Organic wine & food matching: Ca' del Solo Muscat & Dong steamed whole fish
The 2008 Ca’ del Solo Muscat (Monterey County; about $18) is not just another pretty girl; as lightly sweet, delectable and fragrant a white wine as it is, blooming with notes of tropical flowers (jasmine and frangipani), lychee and white peppery spices (or as the back label describes it, with Nabokovan alliteration, “a musky, melodious, melon-like meditation on minerality”). It also ranks as another battle cry against convention launched by a winemaker who has done more than make a career out of idiosyncrisity – he has made a career out of turning idiosyncrisities into norms.
Ca’ del Solo, for those of you who’ve been around the block, used to be a brand, formulated by Bonny Doon winemaker (and “President for Life”) Randall Grahm, signifying Italian inspired grapes, wine styles, and yes, leetle girl labels. Today, Ca’ del Solo labels bear “crystalline” micro-snapshots of each wine, captured in their petri dish; connected to silver strings that make the crystallizations look more like floating ova than kids’ balloons.
Ca’ del Solo now also stands mostly for Grahm’s recent conversion, like an Kierkegaardian winemaker of infinite resignation, to biodynamic viticulture.
No matter how “loopy” anyone may say biodynamics – complete with the burying of manure filled cow horns in the vineyard, the spraying of herbal teas according to phases of the moon, etc. -- can be, there could be no sobering a reminder of exactly why many of the world’s most respected vignerons have recently turned to the teachings of the Austrian philosopher Rudolf Steiner than the news, reported last week in the Associated Press, concerning allegations of an “organic” company selling fertilizers secretly “spiked” with synthetic chemicals to CCOF certified farms all over California.
Kathleen Inman, winemaker/owner of Sonoma’s Inman Family Wines, wrote me, saying that “it certainly adds another ‘tick’ in the yes column of why moving towards more self-sustainable farming is a good idea.” Inman, who fashions her own liquid fertilizers from worm castings from a nearby worm farm, says “being biodynamic is ideal,” although for now, she is content to make do by supplying her own small organic vineyard strictly from resources she can trust.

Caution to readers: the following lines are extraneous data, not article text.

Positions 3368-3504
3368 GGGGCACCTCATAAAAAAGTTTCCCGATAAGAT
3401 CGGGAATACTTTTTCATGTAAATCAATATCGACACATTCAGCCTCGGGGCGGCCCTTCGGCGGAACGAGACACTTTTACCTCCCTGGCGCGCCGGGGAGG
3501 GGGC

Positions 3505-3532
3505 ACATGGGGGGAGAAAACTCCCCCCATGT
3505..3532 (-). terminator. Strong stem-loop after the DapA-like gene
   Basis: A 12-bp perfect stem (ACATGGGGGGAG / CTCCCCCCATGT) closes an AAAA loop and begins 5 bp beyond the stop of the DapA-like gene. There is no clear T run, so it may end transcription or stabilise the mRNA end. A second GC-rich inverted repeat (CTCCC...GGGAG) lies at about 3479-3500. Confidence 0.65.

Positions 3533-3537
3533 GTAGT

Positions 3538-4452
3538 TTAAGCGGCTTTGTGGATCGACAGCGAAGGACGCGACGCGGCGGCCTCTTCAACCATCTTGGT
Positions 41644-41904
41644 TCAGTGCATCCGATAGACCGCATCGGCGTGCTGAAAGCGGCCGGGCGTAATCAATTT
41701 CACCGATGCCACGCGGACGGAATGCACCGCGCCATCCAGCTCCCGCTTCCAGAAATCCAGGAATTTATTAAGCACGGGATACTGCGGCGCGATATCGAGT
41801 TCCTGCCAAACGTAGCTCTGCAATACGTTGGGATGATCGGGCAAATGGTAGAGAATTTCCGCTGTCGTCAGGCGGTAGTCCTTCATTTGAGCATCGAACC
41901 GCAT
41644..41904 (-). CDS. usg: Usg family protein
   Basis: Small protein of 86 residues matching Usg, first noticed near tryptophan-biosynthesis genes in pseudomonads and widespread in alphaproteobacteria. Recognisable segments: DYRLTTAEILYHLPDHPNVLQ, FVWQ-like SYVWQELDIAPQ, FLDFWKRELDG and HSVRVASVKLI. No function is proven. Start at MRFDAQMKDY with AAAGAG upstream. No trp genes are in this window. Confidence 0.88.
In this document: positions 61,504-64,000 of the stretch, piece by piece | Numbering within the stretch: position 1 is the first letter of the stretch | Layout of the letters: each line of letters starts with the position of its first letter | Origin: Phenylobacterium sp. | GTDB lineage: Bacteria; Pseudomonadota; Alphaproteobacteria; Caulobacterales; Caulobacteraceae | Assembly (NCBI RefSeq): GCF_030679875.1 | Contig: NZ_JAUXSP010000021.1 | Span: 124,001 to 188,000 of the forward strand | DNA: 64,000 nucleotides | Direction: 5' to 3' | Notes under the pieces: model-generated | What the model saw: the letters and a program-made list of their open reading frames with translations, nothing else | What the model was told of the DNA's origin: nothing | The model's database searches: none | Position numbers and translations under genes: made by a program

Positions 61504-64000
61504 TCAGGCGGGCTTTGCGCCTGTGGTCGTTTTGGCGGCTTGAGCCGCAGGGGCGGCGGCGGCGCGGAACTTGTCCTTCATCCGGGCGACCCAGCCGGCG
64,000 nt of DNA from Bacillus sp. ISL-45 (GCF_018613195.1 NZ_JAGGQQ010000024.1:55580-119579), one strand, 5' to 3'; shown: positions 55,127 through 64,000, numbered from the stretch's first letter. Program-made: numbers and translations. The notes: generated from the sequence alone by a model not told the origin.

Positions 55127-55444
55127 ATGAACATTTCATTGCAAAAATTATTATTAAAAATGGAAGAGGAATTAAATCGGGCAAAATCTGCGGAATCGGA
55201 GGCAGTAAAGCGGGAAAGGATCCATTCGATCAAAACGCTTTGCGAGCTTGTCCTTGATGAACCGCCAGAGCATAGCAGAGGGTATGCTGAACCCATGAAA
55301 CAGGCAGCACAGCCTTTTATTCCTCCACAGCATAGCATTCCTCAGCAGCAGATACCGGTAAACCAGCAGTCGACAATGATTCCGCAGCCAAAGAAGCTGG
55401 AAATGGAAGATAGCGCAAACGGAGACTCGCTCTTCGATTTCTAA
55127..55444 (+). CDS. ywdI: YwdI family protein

Grahm, however, did not simply convert to the full-fledged self-sustainability of biodynamic viticulture. In 2004 he went so far as to divest his wine production company of his two biggest brands, Cardinal Zin and Big House, thus taking his annual production down from 450,000 cases to 35,000 cases (what he called “Doon-sizing”), specifically to finance the development of 120 acres of vineyards near Soledad, California into a 100% biodynamic farm. Ca’ del Solo, the name of the property as well as the label under which these biodynamic wines are being bottled, was certified by Demeter® USA in 2007.
As much as he loved sourcing forgotten, even “ugly duckling,” grapes up and down the California coast to make his Bonny Doon wines (such as his ground breaking, critically acclaimed Southern Rhône style blend, Le Cigare Volant, and his immensely successful Pacific Rim Riesling), Grahm says in the end it “wasn’t sustainable emotionally or spiritual for me.”
This is how Philippe Coderey, the biodynamic guru to whom Grahm turned to direct his vineyard operations, voices Grahm’s revised conception of terroir: “Most conventional wines are fruity… you can feel the fruit, and then, after that… nothing.” By eschewing chemical fertilizers and avoiding things like irrigation, however, the biodynamic grower “is training his vines to go deep into the soil.” Once vines are converted to biodynamic practices that establish a biological and, yes, even spiritual symbiosis with the soil, “you will find inside the bottle of wine the minerality that gives the wine complexity… you’re tasting not only the fruits, but also the soil.” Hence for Grahm, a more fulfilling, transparent sense of terroir.